Everything below this line is draft material

Blunt doesn't do anything because she isn't "supposed" to do anything. Contrary to meeting the typical expectations of a "strong female character" who has a significant role in the plot, she is a spectator in Del Toro's drama. At least, she's "supposed" to be - according to the conventions of typical action revenge movies. She is a bystander, but not simply a bystander. This bystander, who raises constant objections and refuses to remain unknown, is a queer figure. She is "out of place" and continually chooses - even struggles - to make herself further "out of place." And yet Sicario forces us to refocus on Blunt as the queer bystander, aligning ourselves with lines of ethical conduct that we would otherwise miss. We are drawn to Blunt's struggle as a queer bystander struggling to remain queer, so that we do not lose sight of the "ethical lines" overlooked in the gratuitously violent apologia of other revenge films that feature law enforcement, military, espionage, and similar state institutions (which are amalgamated in this "mission").

The ethical codes the different characters follow are bound up in their orientations - ethics in the broadest sense possible, up to and including how individuals govern themselves in social interactions and so on. There is a real sense of strategy being deployed in the conduct of these different ethical lines, such as Brolin pretending to be chill as a cover for his utterly inhumane need for violence.

mod irl: "I’m thinking about Foucault and how ethical rules or intuitions are really ways of strategically governing how one ought to live. “Power is not an institution, and not a structure; neither is it a certain strength we are endowed with; it is the name that one attributes to a complex strategical situation in a particular society. There are forms of oppression and domination which become invisible - the new normal.” It’s about what I do in this particular situation. How does hegemonic masculinity seek to shape me here and now in this localized context or like what are the points of resistance that I can use to uncover and free myself?" (note that Foucault later drops the idea of "strategy" when he reformulates his thesis on power)

also mod irl: "Maybe *Power of the Dog* is coloring everything I watch, but it's really hard to not feel as if *Sicario* is a feminist movie. I mean, we literally have one woman in a sea of horrendously unnecessary masculine violence. Plus the idea that the CIA can control the entire drug trade is like the masculine fantasy par excellance because it literally undermines itself (through continually breeding more violence), yet simultaneously congratulates itself on that failure. I mean, the primary victims are the wife and child of Silvio, the drug kingpin's family, and Emily Blunt. Blunt especially is just like a little trophy wife they can use to justify their big entirely self-constructed game of rampaging violence. Oh, and I didn't even think about the dialectic of weakness that's central to the film. The CIA desire full power, but Del Toro's character arc is about attempting to overcome his inability to defend his family by becoming this machine of destruction. And yet he just re-enacts (essentially) the same scene that he had undergone. Like, I feel the whole "finish your meal" scene and then being unable to wait because it's not enough captures something important there (and don't forget Silvio's arc).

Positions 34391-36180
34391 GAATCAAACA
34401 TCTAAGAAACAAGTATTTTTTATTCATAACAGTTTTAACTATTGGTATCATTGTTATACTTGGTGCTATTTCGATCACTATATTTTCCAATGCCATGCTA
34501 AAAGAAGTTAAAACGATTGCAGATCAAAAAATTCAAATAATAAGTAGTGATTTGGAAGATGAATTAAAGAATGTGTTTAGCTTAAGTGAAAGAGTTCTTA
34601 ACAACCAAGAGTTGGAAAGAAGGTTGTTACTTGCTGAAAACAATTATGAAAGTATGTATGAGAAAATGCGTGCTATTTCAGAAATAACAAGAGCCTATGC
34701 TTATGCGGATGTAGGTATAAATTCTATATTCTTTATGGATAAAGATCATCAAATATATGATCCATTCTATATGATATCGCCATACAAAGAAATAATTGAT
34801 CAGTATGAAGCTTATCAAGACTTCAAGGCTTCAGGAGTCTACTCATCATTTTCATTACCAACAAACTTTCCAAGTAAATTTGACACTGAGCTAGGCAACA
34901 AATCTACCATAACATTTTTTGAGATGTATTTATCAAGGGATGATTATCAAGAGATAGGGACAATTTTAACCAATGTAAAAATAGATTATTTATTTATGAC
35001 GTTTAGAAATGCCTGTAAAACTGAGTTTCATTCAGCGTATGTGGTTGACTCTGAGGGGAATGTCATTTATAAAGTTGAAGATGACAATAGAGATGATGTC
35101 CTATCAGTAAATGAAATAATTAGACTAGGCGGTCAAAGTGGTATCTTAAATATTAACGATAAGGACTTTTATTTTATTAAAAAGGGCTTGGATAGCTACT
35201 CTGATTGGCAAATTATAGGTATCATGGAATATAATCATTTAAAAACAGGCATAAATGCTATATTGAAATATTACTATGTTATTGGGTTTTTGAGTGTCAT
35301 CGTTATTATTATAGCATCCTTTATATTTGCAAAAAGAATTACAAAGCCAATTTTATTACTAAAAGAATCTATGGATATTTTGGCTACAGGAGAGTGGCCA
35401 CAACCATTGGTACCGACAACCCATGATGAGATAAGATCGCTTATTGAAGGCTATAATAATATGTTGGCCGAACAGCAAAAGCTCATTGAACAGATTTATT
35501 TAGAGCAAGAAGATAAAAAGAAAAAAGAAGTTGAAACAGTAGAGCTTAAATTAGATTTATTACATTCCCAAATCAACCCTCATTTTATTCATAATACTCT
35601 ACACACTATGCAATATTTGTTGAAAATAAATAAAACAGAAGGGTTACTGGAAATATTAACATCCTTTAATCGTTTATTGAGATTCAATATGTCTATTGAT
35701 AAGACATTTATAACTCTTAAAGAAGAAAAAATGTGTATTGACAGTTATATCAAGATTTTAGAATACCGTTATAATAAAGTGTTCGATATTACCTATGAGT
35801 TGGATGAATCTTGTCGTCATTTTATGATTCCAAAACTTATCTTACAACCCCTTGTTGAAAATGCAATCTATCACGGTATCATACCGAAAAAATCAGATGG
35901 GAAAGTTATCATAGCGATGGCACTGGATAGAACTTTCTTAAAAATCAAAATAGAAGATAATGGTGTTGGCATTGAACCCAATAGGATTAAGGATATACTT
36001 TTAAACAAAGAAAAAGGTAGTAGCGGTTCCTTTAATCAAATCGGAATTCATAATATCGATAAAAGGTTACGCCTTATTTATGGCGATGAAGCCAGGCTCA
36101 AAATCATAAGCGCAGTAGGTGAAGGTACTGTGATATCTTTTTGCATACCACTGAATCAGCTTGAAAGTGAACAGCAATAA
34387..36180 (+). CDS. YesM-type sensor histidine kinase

Consider, too, the contrast between Del Toro being motivated by his inability to protect his now-dead family, and Blunt having no partner or children. Other characters, particularly Del Toro, are motivated by ties to family lines and do horrible things as a result. Blunt does not have these ties and cannot be pulled into doing anything comparaable. At the start of the film, it seemed as if the team picked Blunt due to sexual harassment or because she had no family ties (and thus had no one to miss her if she died), but this turns out to be ethically freeing for her, and makes her troublesome for the rest of the team.